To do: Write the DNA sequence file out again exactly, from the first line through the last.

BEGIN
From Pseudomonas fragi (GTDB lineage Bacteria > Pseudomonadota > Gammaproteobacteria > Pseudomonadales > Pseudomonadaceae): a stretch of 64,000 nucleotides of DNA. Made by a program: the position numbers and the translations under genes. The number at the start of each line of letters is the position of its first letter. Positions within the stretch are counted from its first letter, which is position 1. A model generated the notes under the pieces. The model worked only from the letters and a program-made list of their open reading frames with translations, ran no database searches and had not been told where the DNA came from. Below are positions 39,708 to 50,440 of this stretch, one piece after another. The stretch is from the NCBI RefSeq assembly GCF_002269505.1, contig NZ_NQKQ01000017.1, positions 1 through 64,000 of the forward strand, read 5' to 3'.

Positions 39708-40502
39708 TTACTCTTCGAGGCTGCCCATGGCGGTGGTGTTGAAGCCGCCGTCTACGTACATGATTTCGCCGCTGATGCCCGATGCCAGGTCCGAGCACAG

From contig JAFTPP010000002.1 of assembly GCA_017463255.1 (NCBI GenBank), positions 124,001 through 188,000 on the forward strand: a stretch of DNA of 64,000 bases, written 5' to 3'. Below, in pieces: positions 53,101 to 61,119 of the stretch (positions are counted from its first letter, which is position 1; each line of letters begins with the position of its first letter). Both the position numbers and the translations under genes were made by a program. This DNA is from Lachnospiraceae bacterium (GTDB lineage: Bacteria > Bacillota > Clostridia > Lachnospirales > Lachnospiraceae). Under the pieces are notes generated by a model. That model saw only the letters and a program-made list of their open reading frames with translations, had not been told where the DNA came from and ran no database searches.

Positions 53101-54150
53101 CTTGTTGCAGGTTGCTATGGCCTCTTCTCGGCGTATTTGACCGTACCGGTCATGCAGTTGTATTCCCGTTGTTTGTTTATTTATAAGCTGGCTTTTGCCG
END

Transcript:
From Pseudomonas fragi (GTDB lineage Bacteria > Pseudomonadota > Gammaproteobacteria > Pseudomonadales > Pseudomonadaceae): a stretch of 64,000 nucleotides of DNA. Made by a program: the position numbers and the translations under genes. The number at the start of each line of letters is the position of its first letter. Positions within the stretch are counted from its first letter, which is position 1. A model generated the notes under the pieces. The model worked only from the letters and a program-made list of their open reading frames with translations, ran no database searches and had not been told where the DNA came from. Below are positions 39,708 to 50,440 of this stretch, one piece after another. The stretch is from the NCBI RefSeq assembly GCF_002269505.1, contig NZ_NQKQ01000017.1, positions 1 through 64,000 of the forward strand, read 5' to 3'.

Positions 39708-40502
39708 TTACTCTTCGAGGCTGCCCATGGCGGTGGTGTTGAAGCCGCCGTCTACGTACATGATTTCGCCGCTGATGCCCGATGCCAGGTCCGAGCACAG

From contig JAFTPP010000002.1 of assembly GCA_017463255.1 (NCBI GenBank), positions 124,001 through 188,000 on the forward strand: a stretch of DNA of 64,000 bases, written 5' to 3'. Below, in pieces: positions 53,101 to 61,119 of the stretch (positions are counted from its first letter, which is position 1; each line of letters begins with the position of its first letter). Both the position numbers and the translations under genes were made by a program. This DNA is from Lachnospiraceae bacterium (GTDB lineage: Bacteria > Bacillota > Clostridia > Lachnospirales > Lachnospiraceae). Under the pieces are notes generated by a model. That model saw only the letters and a program-made list of their open reading frames with translations, had not been told where the DNA came from and ran no database searches.

Positions 53101-54150
53101 CTTGTTGCAGGTTGCTATGGCCTCTTCTCGGCGTATTTGACCGTACCGGTCATGCAGTTGTATTCCCGTTGTTTGTTTATTTATAAGCTGGCTTTTGCCG